Sunday, May 28, 2017

Acts 2.1-21: A Day for...Weddings?

Pentecost lectionary readings focus on the day of Pentecost with its locked doors, rushing wind, tongues of fire, preaching and conversion (Acts 2:1-21). So it's interesting that Pentecost has more than one association with weddings, which are not mentioned at all in the text. Pieter Brueghel's painting "The Whitsun Bride", below, calls attention to an old folk practice and an alternate name for Pentecost.
Pieter Brueghel the Younger. The Whitsun Bride. 17th century. Private collection.
The folk practice was the adornment of a village "bride" with particular flowers followed by a parade through the village with the children "begging" as on Halloween. The parade took place the week after Pentecost, which is also called Whitsunday. The ceremony highlighted the Whitsun flower, pinksterbloem (which also means "a girl foolishly attired"), which may be one of several flowers blooming around the time of Pentecost. The combination of weddings and flowers brings to Pentecost more a feeling of Spring, fertility, and new life that is often more associated with Easter than Pentecost.

English poet Phillip Larkin tied weddings to Whitsun in his poem "The Whitsun Weddings". The poem recounts a train journey to London that might be real, imagined or conflated from several actual journeys. The day is Whitsunday, a day which offered a tax advantage for weddings making it an especially popular day for weddings. Several newly-married couples board the train on which the poet (or the persona whose voice is speaking the poem) is traveling.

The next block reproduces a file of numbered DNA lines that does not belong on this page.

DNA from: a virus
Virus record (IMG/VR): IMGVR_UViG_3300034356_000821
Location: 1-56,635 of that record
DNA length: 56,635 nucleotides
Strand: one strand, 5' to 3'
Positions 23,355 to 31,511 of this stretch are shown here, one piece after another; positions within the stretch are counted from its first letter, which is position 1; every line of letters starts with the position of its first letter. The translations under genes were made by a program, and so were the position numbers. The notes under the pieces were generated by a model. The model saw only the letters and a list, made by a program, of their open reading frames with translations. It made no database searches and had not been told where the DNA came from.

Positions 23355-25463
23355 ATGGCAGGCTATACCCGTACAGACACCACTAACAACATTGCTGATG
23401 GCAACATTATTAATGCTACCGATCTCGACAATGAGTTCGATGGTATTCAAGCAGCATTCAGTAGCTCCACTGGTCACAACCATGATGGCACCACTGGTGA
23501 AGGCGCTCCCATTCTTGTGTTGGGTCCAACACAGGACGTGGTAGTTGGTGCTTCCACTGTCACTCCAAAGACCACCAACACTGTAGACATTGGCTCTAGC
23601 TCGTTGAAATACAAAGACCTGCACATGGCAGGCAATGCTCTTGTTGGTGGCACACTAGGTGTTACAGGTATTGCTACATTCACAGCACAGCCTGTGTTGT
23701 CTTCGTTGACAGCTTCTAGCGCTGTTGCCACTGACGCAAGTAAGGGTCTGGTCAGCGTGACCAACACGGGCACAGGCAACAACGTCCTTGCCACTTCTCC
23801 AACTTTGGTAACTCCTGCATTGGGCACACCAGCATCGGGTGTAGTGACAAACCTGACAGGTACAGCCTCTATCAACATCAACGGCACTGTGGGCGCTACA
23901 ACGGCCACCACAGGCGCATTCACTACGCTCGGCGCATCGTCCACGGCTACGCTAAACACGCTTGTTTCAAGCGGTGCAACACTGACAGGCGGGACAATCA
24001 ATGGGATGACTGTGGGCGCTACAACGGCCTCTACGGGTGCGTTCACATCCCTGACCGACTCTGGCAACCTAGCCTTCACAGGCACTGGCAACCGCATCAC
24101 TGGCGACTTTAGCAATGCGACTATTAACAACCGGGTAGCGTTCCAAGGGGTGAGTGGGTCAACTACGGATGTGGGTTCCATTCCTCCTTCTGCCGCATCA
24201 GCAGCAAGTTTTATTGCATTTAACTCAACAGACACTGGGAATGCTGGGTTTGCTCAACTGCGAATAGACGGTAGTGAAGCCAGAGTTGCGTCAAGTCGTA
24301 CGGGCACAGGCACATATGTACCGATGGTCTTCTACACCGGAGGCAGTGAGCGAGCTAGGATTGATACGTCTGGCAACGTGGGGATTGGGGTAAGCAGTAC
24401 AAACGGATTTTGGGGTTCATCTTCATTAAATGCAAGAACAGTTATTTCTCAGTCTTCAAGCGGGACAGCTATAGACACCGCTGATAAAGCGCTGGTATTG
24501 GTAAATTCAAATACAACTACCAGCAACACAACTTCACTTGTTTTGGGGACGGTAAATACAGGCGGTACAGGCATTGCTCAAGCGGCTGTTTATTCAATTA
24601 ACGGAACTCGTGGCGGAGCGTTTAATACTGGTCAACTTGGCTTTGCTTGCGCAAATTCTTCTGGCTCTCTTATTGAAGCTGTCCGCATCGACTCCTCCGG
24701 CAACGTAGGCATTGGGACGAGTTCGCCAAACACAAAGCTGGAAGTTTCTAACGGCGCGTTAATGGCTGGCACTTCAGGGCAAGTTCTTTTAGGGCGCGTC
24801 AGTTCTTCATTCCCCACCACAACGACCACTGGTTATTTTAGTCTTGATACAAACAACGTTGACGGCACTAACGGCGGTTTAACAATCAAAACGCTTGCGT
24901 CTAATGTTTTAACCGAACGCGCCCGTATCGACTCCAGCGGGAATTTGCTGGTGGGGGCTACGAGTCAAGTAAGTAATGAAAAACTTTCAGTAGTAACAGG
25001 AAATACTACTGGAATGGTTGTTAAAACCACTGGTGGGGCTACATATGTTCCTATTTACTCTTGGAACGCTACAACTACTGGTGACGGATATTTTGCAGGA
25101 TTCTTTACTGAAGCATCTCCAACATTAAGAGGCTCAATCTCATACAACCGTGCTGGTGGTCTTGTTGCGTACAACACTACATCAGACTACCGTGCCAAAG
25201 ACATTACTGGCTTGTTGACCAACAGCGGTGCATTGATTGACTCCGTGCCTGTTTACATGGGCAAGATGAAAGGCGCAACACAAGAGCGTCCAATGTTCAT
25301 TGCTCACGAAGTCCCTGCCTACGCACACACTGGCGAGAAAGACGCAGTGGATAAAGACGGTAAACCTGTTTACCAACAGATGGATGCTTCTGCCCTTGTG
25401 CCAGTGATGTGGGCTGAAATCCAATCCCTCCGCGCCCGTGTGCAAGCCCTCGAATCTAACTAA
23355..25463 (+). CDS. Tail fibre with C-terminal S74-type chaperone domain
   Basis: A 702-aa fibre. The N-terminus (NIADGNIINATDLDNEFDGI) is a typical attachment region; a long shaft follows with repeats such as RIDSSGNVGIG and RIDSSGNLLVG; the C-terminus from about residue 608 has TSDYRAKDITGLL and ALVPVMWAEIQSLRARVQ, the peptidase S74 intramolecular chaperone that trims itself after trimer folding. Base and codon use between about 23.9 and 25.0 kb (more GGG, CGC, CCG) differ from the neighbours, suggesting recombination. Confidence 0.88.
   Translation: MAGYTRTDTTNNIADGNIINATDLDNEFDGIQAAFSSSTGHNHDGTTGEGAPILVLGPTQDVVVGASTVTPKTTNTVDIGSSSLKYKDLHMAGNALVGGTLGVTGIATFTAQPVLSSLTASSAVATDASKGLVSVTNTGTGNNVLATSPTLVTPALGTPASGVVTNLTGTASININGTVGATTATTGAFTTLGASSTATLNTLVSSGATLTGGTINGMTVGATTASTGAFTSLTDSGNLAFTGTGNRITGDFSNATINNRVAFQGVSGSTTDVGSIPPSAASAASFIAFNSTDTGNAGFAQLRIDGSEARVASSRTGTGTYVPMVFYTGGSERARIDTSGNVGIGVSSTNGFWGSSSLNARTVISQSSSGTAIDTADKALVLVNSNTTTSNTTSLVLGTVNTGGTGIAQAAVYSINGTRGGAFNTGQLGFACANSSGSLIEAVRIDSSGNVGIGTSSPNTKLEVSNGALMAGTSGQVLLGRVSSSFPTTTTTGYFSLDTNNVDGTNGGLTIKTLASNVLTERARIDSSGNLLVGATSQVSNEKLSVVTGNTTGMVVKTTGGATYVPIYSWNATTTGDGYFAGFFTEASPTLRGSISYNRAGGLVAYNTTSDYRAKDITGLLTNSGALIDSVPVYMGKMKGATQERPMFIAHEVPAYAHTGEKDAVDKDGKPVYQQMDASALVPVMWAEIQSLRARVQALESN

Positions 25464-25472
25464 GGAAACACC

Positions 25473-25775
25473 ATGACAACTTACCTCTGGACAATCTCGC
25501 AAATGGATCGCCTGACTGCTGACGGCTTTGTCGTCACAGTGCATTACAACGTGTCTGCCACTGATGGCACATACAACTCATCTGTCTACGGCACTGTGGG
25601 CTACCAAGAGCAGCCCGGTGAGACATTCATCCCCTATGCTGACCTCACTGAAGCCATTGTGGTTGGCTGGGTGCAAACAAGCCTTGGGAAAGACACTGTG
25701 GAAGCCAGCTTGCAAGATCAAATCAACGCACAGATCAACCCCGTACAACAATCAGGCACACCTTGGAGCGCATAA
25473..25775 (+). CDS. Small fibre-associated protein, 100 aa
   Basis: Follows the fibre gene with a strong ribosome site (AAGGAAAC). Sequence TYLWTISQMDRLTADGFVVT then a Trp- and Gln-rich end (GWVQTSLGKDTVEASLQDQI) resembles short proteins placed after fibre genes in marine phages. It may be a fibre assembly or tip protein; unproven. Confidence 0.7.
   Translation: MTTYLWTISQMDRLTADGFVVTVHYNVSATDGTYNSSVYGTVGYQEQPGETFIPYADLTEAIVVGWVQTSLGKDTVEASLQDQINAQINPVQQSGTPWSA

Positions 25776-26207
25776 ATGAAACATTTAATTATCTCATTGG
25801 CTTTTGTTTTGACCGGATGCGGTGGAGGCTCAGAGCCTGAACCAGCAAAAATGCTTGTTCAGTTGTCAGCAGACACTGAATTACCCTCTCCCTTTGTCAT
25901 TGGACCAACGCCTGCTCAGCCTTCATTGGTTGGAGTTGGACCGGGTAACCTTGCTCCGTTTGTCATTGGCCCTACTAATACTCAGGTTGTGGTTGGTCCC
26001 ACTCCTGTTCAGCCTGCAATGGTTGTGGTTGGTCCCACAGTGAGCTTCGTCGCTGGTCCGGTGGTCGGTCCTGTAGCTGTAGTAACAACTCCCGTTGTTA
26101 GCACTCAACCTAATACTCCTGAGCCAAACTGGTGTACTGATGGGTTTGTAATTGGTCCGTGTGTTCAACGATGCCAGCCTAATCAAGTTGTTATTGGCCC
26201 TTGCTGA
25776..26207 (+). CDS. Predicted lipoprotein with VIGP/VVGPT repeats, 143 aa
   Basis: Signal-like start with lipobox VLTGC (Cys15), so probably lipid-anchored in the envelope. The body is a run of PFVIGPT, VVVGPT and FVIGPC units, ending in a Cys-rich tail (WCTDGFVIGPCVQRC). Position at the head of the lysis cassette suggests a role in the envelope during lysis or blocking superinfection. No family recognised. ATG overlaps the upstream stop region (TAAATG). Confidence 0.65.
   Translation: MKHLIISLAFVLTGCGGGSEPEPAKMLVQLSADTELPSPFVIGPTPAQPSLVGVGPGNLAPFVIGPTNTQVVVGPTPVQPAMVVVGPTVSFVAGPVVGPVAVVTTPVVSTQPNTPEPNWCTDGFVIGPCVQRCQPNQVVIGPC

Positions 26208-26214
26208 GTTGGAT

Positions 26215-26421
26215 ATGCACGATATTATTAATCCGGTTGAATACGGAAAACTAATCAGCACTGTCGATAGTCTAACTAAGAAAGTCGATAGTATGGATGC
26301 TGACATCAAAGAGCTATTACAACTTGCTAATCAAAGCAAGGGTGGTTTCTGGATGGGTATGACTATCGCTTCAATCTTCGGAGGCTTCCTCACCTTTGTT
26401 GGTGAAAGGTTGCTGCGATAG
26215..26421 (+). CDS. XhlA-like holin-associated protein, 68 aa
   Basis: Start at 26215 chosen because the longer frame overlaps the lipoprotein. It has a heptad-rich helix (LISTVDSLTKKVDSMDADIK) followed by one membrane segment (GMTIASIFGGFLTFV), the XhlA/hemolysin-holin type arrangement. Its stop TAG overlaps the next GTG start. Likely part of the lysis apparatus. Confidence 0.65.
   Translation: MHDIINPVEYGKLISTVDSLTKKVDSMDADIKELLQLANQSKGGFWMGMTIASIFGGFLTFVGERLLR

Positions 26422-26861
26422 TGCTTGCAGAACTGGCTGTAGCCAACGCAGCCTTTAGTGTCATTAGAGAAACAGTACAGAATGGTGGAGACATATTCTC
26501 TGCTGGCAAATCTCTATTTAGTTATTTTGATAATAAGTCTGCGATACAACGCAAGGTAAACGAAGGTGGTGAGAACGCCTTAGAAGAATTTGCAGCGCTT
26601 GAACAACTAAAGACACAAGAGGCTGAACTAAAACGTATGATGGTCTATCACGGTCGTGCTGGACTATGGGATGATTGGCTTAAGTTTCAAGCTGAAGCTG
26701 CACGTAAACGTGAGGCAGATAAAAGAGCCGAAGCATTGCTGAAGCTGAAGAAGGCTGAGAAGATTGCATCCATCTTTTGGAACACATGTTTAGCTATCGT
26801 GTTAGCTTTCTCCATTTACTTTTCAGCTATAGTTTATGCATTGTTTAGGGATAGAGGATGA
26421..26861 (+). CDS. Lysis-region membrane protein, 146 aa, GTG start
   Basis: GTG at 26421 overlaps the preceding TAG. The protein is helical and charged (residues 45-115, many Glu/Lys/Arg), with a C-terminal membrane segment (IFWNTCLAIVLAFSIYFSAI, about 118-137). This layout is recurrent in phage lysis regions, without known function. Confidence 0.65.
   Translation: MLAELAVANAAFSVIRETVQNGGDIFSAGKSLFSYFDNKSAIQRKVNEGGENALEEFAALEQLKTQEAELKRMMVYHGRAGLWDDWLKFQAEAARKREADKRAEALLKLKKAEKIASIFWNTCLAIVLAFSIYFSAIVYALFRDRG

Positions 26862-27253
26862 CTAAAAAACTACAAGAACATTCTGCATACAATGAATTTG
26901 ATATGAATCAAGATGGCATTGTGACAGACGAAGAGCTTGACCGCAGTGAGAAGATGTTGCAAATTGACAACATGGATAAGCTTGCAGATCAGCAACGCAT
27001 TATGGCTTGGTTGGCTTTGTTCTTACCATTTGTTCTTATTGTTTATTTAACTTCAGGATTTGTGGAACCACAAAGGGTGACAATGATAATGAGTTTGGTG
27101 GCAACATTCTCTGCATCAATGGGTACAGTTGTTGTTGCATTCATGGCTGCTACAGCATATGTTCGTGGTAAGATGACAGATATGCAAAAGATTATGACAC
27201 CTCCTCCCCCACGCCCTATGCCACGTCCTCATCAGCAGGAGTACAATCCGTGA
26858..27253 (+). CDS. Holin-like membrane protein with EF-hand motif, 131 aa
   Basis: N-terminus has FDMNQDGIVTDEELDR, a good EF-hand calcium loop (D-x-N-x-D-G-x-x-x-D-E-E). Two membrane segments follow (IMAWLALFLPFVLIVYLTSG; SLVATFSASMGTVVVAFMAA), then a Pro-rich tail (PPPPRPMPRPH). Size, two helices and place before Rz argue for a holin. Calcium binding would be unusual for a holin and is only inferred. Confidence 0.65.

The day's name, Pentecost, refers to the fifty days that passed between Easter and the day of Pentecost. But Pentecost also was called Whitsunday, contracted from White Sunday, presumably emphasizing the white garments of catechumens who were baptized on Pentecost. However, in England, the root of "white" became confused with the root for "wit" and the association changed from the white of baptismal garments to the wisdom dispensed by the Holy Spirit.

Today we think of Pentecost as "the birthday of the church" rather than a day particularly associated with weddings. But every liturgical day has a history of observance that may take its meanings well outside what we find in the text. How does the association of Pentecost with weddings change the way you think about the day?

For additional thoughts on Pentecost, click herehere or here. For thoughts on Genesis 11:1-9, click here.
How might you picture the power and presence of Pentecost winds through photography? Click on the Art&Faith Matters Facebook link here

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